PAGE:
Tower Mint produces 2017 $25 silver coin for Sealand
- Published: Jan 8, 2018, 11 AM
A small manmade fort located six miles off the eastern shores of Britain is celebrating its 50th anniversary of becoming a sovereign principality with a Proof $25 commemorative coin.
Sealand, famous for the interesting question of its often debated statehood, was proclaimed, by its owner, to be a sovereign principality Sept. 2, 1967, when Roy Bates, a major in the British army, raised the new Sealand flag on the 10,000-square-foot World War II era radar platform, Roughs Tower, alongside his family and friends.
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The silver coin, designed by Michael Alexander, was minted by the United Kingdom’s Tower Mint on behalf of the Treasury of the Principality of Sealand. The reverse depicts that first raising of Sealand’s flag and is based on an original photograph of the event.
The coin’s obverse includes three portraits of the sovereign princes and princess since independence: Prince Roy Bates, who ruled from 1967 until his death in 2012; Princess Joan Bates (Roy’s wife), co-ruler from 1967 until her passing in 2016; and Prince Michael Bates who succeeded his father in October 2012 and his mother in March 2016. Prince Michael is Sealand’s sole “ruler” and this is the first coin issued to include his effigy. Sealand’s official motto E MARE LIBERTAS (meaning “from the sea, freedom”) is placed above the portraits.
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The Proof .925 fine silver coin weighs 28 grams, measures 38.6 millimeters in diameter and has a mintage limit of 300 pieces. The coin can be ordered now from the Principality of Sealand’s website for $74.99.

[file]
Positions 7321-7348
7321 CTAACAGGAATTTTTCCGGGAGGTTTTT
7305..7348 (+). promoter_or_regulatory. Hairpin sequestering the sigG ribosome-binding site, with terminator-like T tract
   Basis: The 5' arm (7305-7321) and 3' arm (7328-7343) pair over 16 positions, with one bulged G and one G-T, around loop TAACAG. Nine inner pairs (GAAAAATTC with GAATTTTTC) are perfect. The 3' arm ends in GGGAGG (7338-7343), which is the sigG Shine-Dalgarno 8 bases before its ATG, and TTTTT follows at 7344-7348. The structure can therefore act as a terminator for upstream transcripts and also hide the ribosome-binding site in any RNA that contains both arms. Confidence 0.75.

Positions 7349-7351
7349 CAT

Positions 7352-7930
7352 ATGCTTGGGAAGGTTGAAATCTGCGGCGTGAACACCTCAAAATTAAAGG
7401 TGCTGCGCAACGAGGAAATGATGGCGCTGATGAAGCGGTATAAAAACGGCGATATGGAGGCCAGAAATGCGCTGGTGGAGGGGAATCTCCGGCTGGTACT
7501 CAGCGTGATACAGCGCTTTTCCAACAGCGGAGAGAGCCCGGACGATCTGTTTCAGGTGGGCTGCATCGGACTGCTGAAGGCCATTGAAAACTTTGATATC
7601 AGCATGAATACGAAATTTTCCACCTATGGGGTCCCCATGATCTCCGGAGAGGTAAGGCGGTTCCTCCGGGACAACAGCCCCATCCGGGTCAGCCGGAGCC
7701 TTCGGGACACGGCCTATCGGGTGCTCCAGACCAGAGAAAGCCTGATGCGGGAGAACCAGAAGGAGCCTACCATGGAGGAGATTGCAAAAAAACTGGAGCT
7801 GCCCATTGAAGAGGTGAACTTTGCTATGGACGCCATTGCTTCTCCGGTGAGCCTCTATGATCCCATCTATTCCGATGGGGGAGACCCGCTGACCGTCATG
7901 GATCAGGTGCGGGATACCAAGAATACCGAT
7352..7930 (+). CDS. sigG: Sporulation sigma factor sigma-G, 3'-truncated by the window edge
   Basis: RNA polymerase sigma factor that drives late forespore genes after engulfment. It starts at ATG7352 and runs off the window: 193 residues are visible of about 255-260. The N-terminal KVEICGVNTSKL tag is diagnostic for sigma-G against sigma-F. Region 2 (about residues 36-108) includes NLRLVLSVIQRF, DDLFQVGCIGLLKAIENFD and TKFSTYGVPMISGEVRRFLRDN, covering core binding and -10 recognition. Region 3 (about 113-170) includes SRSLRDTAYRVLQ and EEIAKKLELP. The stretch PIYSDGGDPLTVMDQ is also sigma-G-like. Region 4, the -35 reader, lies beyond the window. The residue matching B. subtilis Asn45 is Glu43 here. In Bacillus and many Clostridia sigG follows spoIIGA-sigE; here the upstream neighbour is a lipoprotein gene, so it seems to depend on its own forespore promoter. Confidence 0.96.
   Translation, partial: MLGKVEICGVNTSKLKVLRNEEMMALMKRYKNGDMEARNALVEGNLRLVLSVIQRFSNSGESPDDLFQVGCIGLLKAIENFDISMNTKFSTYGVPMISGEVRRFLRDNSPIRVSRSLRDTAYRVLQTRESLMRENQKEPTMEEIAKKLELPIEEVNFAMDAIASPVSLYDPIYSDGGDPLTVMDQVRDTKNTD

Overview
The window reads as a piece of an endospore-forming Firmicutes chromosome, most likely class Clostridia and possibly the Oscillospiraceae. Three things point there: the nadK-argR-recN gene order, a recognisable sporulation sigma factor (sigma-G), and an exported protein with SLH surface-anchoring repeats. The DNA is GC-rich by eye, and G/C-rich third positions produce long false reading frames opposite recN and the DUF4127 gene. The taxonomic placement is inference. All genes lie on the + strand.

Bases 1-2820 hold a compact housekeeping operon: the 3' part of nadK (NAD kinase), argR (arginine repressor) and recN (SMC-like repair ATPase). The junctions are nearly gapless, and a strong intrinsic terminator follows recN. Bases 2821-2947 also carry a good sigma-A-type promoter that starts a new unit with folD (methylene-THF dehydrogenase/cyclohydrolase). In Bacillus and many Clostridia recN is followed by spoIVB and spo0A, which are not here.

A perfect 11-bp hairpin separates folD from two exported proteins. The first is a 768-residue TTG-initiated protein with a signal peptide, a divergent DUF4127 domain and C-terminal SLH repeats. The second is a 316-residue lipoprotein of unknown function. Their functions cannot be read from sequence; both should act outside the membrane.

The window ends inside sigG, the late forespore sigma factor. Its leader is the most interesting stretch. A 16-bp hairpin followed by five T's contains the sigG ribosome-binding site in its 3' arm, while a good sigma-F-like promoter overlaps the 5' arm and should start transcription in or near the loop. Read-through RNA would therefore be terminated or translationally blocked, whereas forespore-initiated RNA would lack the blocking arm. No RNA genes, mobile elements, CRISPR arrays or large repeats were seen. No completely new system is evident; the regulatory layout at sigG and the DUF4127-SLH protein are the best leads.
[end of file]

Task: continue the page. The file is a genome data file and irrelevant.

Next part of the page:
The coin comes in a gold-colored leatherette case imprinted with Sealand’s commemorative dates and crest on top. The anniversary coins are individually numbered from 001 to 300 and hallmarked on their reeded edge. A numbered certificate of authenticity is also included.
While some legal experts today say it’s nothing more than a rusting platform, the Bates family holds firm its statehood.
Sealand’s storied history began during World War II, when the British government built several forts in the North Sea to defend the coast. Some of those structures were built illegally in international waters — distances outside of the United Kingdom’s jurisdiction. Fort Roughs Tower, which later became known as Sealand, was one of them.
While most of the forts were later destroyed, Fort Roughs Tower was simply abandoned. Bates became interested in the tower as a place to operate his radio station in order to get around BBC broadcasting rules. According to Sealand’s website, Bates “proceeded to occupy Roughs Tower, on Christmas Eve 1966, with the intention of revitalizing his dormant radio station. This was until he conjured a different plan entirely. After consulting his lawyers, Roy decided to declare this fortress island the independent state of ‘Sealand.’ ”
A 1968 British court decision upheld Sealand’s independence when the judge stated the tower does not fall under U.K. jurisdiction.
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